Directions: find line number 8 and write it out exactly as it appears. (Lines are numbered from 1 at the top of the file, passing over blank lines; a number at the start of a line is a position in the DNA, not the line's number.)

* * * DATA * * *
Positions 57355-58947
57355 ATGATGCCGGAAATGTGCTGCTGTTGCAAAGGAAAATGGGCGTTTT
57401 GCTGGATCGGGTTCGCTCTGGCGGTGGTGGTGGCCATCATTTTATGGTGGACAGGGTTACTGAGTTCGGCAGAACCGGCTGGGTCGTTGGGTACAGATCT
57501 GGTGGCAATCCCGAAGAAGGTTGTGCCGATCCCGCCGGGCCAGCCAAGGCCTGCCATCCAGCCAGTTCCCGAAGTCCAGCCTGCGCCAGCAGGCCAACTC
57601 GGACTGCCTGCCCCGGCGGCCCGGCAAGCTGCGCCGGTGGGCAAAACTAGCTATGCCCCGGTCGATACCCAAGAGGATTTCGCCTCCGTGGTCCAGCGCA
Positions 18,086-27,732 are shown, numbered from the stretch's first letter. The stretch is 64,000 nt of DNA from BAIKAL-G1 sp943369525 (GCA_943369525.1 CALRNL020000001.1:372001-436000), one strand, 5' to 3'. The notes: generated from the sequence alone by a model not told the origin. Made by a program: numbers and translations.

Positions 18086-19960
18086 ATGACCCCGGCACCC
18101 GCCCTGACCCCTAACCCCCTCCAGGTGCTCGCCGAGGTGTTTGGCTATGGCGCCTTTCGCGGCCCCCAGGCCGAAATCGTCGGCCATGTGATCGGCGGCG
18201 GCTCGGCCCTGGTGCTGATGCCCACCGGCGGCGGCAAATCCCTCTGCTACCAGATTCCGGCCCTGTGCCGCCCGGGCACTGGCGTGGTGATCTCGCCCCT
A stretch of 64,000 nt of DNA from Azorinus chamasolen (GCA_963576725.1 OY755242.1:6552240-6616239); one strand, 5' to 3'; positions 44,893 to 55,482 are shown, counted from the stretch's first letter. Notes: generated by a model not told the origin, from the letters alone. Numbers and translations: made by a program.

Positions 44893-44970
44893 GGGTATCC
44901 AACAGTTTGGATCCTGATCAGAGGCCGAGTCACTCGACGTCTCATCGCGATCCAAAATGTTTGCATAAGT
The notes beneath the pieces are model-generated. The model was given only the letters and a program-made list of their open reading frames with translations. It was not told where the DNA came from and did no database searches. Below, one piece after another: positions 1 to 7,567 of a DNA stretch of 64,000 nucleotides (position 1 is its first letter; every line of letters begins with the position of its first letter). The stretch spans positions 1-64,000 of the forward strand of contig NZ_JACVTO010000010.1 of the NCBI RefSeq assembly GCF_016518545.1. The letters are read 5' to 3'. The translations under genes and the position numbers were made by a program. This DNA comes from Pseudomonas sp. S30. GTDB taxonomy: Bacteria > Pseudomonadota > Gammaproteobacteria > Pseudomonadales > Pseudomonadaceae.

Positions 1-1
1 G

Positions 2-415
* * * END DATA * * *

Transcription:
18086 ATGACCCCGGCACCC